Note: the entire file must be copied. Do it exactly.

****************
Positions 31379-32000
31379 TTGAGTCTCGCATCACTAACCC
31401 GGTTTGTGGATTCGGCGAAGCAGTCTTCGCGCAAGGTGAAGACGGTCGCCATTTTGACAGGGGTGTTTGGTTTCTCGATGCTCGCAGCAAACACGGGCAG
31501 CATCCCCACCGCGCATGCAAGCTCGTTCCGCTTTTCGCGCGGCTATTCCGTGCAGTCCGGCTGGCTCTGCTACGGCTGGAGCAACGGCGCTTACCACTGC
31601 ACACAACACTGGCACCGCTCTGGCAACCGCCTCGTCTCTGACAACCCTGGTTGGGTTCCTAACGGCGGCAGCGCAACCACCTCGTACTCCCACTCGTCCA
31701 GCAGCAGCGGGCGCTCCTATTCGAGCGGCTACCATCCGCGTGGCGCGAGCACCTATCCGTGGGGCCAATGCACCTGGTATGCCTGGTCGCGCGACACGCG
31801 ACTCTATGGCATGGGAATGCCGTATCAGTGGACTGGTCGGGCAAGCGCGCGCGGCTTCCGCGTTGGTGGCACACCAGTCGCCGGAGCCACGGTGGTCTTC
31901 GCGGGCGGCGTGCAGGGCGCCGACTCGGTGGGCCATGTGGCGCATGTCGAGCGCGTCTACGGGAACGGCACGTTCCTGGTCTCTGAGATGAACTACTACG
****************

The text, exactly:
Positions 31379-32000
31379 TTGAGTCTCGCATCACTAACCC
31401 GGTTTGTGGATTCGGCGAAGCAGTCTTCGCGCAAGGTGAAGACGGTCGCCATTTTGACAGGGGTGTTTGGTTTCTCGATGCTCGCAGCAAACACGGGCAG
31501 CATCCCCACCGCGCATGCAAGCTCGTTCCGCTTTTCGCGCGGCTATTCCGTGCAGTCCGGCTGGCTCTGCTACGGCTGGAGCAACGGCGCTTACCACTGC
31601 ACACAACACTGGCACCGCTCTGGCAACCGCCTCGTCTCTGACAACCCTGGTTGGGTTCCTAACGGCGGCAGCGCAACCACCTCGTACTCCCACTCGTCCA
31701 GCAGCAGCGGGCGCTCCTATTCGAGCGGCTACCATCCGCGTGGCGCGAGCACCTATCCGTGGGGCCAATGCACCTGGTATGCCTGGTCGCGCGACACGCG
31801 ACTCTATGGCATGGGAATGCCGTATCAGTGGACTGGTCGGGCAAGCGCGCGCGGCTTCCGCGTTGGTGGCACACCAGTCGCCGGAGCCACGGTGGTCTTC
31901 GCGGGCGGCGTGCAGGGCGCCGACTCGGTGGGCCATGTGGCGCATGTCGAGCGCGTCTACGGGAACGGCACGTTCCTGGTCTCTGAGATGAACTACTACG